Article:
Holyland Model of Jerusalem

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31°46′24″N 35°12′08″E / 31.7732°N 35.2023°E / 31.7732; 35.2023

Scale model of Jerusalem, with the Herod's Temple in foreground, during the Second Temple period (c. first century CE), now in Israel Museum.

The Holyland Model of Jerusalem, also known as Model of Jerusalem at the end of the Second Temple period (Hebrew: דגם ירושלים בסוף ימי בית שני) is a 1:50 scale model of the city of Jerusalem in the late Second Temple period. The model, designed by Michael Avi-Yonah,[1] was moved from its original location at the Holyland Hotel in Bayit VeGan, Jerusalem, to a new site at the Israel Museum in June 2006.[2]


The Model of Herod's Temple at the Holyland Hotel in 1998. Elevated view from the east.

According to Yael Padan, the model was built in 1962–1966, a time when almost the entire area it depicts was under Jordanian rule and therefore off-limits for Israeli archaeologists and visitors alike. This endowed the model with a multi-layered purpose, of replacing the original site, educating the Israeli public, and creating a sense of national belonging and continuity.[3]

According to Annabel J. Wharton, the model, measuring 2,000 square metres (22,000 sq ft), was commissioned in 1966 by the banker Hans Kroch [he], the owner of the Holyland Hotel, in memory of his son, Yaakov, an IDF soldier who was killed in Israel's 1948 War of Independence. The model was designed by Israeli historian and geographer Michael Avi-Yonah based on the writings of Flavius Josephus and other historical sources. The model includes a replica of the Herodian Temple. From 1974, Yoram Tsafrir (1938–2015) superintended the Holyland Model of Jerusalem.[4]

In 2006, the model was relocated to the southern edge of the Billy Rose Sculpture Garden at the Israel Museum. In preparation for the move, the model was sawn into 100 pieces and later reassembled. The Holyland Hotel spent $3.5 million on the move.[2]

Notable depictions[edit]

The Jerusalem model features a number of notable and important structures,[5][better source needed] as the model was based on the writings of Josephus at the time of its construction. Since then some modifications have been made to the model, such as the removal of the Hippodrome.[why?][citation needed]


The city was divided into a number of districts. On the eastern range, from north to south, stood the Temple complex on the Temple Mount; the Ophel; and the City of David. On the western range, the Upper City covered the highest area to the west and the southern slopes, with the Lower City on the lower southeast slopes. Bezetha was the northern New City.[5]

Notable structures[edit]

Following is a list of notable structures that are or were originally depicted in the Holyland Model of Jerusalem. Some have been archaeologically confirmed, some not.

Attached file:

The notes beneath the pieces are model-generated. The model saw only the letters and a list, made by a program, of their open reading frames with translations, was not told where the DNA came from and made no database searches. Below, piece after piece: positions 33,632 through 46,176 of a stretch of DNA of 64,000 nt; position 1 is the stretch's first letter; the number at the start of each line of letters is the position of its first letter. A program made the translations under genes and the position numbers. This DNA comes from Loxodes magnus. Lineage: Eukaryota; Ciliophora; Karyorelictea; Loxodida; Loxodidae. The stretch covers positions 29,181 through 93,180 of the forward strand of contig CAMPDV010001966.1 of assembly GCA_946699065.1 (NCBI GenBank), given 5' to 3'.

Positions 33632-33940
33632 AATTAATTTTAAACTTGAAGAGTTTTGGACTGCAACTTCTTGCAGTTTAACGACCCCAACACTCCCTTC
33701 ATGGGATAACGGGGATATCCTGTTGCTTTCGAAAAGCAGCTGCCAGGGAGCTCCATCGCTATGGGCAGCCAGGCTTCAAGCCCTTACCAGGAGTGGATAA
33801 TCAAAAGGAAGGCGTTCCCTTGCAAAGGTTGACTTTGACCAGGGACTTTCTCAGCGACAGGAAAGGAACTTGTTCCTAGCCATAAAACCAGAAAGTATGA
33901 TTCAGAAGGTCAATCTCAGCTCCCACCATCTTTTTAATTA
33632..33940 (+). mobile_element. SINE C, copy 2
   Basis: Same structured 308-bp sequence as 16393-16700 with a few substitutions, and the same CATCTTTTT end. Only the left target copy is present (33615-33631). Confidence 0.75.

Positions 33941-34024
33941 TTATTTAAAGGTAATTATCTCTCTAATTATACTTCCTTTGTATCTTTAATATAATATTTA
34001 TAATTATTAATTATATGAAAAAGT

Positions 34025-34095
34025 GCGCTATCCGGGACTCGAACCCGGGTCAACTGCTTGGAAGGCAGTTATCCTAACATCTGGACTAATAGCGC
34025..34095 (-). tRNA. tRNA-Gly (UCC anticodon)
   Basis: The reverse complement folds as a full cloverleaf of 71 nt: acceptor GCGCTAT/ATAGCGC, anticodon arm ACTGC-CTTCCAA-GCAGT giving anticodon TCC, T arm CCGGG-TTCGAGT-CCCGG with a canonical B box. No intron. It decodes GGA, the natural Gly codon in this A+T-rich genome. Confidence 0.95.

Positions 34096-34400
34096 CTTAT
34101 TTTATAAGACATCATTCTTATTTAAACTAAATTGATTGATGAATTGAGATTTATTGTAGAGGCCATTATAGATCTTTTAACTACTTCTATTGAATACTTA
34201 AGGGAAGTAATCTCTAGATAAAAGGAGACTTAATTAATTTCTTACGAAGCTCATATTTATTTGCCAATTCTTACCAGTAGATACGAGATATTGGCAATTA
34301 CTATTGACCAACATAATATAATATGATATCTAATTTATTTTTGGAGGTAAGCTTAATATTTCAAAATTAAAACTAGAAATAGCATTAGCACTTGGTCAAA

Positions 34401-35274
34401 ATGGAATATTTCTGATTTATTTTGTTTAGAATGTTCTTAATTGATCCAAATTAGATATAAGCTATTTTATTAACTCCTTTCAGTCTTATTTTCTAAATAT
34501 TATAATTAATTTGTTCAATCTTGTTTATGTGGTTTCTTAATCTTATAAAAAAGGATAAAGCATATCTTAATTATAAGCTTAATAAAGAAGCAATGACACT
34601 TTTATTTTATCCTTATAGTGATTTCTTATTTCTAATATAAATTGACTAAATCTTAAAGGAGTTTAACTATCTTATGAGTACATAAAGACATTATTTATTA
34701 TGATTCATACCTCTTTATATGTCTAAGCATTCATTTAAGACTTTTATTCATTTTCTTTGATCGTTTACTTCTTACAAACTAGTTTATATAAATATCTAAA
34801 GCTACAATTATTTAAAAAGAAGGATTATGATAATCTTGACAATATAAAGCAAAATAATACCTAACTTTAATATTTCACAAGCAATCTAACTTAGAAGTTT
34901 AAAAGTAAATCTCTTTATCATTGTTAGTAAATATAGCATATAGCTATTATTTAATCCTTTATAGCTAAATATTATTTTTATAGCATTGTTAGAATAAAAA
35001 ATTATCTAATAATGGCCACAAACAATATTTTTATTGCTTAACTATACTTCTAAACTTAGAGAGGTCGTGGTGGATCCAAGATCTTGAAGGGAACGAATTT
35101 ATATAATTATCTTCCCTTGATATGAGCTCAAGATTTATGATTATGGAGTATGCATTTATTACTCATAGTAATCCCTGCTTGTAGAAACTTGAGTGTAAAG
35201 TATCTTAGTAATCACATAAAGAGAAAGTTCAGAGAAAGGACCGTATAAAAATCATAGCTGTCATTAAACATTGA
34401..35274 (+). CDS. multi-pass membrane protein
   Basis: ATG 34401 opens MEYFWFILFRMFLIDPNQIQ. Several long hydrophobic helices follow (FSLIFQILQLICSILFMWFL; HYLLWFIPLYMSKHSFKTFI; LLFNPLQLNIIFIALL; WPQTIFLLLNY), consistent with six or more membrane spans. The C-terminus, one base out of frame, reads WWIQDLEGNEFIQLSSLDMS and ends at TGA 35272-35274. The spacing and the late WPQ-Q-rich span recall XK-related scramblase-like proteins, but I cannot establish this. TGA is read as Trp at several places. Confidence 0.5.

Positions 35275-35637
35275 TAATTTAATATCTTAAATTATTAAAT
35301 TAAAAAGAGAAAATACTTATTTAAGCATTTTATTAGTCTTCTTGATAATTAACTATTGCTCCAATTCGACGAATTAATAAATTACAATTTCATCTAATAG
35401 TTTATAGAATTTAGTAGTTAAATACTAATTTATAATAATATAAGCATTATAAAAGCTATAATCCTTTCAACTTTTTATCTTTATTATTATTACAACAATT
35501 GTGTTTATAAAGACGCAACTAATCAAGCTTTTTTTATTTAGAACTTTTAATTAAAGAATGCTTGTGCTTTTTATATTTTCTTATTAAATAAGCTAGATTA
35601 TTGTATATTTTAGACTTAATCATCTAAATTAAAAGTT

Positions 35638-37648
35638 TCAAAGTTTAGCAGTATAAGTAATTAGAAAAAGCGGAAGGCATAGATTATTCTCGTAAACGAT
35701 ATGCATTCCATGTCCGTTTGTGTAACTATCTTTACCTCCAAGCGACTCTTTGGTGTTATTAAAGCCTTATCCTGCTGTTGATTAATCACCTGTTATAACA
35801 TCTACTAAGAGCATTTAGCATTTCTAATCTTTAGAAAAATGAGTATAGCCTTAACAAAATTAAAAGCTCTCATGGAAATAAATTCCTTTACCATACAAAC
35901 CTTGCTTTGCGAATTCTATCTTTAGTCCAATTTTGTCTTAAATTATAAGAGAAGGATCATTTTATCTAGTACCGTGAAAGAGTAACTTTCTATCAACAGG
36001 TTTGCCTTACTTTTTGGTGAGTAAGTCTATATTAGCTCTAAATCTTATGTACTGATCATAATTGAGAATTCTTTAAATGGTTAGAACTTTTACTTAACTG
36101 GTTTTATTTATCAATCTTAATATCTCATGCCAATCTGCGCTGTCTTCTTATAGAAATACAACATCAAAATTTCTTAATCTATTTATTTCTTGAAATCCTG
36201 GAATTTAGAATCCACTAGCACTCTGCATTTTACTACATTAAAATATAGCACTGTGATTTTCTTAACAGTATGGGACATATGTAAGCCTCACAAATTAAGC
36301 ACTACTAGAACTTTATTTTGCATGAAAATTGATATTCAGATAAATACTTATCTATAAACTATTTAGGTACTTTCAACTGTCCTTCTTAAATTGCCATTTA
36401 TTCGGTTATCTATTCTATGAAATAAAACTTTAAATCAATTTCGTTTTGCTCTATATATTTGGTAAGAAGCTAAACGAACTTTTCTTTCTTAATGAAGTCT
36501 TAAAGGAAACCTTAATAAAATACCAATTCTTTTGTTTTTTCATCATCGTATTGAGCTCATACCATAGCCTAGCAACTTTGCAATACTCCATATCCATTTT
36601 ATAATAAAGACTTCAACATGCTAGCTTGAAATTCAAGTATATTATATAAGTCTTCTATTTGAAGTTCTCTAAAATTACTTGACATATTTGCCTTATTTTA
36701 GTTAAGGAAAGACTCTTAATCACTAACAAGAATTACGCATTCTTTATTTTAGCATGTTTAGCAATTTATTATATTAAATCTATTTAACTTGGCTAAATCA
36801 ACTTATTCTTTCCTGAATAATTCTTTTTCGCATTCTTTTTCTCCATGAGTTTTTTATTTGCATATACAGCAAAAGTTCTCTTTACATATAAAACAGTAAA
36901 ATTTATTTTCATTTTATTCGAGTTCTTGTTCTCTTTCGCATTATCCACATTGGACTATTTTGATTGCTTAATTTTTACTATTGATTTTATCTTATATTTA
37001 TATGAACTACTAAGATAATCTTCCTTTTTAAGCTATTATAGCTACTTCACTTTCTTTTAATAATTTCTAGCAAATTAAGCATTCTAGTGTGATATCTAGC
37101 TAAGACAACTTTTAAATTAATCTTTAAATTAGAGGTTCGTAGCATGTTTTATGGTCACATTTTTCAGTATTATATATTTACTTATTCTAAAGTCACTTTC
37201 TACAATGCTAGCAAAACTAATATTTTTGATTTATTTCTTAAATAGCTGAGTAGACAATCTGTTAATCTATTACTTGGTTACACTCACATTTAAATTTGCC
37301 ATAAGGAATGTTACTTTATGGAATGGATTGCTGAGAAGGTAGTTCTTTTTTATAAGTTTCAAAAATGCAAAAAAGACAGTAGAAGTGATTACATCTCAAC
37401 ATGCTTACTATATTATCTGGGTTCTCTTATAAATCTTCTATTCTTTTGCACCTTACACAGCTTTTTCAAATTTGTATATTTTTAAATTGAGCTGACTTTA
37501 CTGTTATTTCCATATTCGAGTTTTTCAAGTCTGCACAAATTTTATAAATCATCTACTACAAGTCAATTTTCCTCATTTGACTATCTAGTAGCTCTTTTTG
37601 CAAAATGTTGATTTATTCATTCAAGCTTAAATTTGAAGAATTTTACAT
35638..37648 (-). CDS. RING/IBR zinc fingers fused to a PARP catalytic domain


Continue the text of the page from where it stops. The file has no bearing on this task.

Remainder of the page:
1. Temple Mount: the model depicts the Temple Mount and the Herodian Temple during the first century CE. The trail offers the view of the Temple Mount from the east.
  2. Pool of Bethesda
  3. Pool of Siloam
  4. Towers next to Herod's royal palace: Mariamne, Phasael and Hippicus Tower. The theory that the still extant stump corresponds to Phasael Tower is contested by Hillel Geva, who identifies it with Hippicus Tower.
  5. Herod's Palace
  6. The Upper Market
  7. Herod's theatre
  8. Hippodrome (now removed from the model)
  9. Monument of King Alexander Jannaeus
  10. Tomb of Huldah
  11. Antonia Fortress
  12. Tomb of King David
  13. Fish Gate:[5] It was located somewhere near (probably east of) the modern Damascus Gate, close to the fish market. It is also believed to have been mentioned in the Book of Nehemiah.
  14. Psephinus Tower:[5][6][better source needed] It was located on the north-western corner of the Third Wall of Jerusalem.

See also[edit]


  1. ^ Maya Balakirsky Katz, "Avi Yonah’s Model Of Second Temple Jerusalem And The Development Of Israeli Visual Culture" in The Temple of Jerusalem: From Moses to the Messiah, Brill 2011, pp. 349–364.
  2. ^ a b "Rock of our existence". Archived from the original on February 11, 2007. Retrieved 2009-08-16.{{cite web}}: CS1 maint: bot: original URL status unknown (link)
  3. ^ Padan, Yael (2017). Modelscapes of nationalism: collective memories and future visions (PDF). Amsterdam University Press. pp. 19–20. ISBN 978-9048529018. Retrieved 22 September 2022.
  4. ^ Wharton, Annabel Jane (15 August 2006). Selling Jerusalem: Relics, Replicas, Theme Parks. University of Chicago Press. pp. 220–. ISBN 978-0-226-89422-5. Retrieved 14 April 2013.
  5. ^ a b c d "Holyland Model of Jerusalem". Madain Project. Retrieved 14 May 2019.
  6. ^ "Psephenus Tower". Madain Project. Archived from the original on 9 July 2021. Retrieved 9 July 2021.

Further reading[edit]

External links[edit]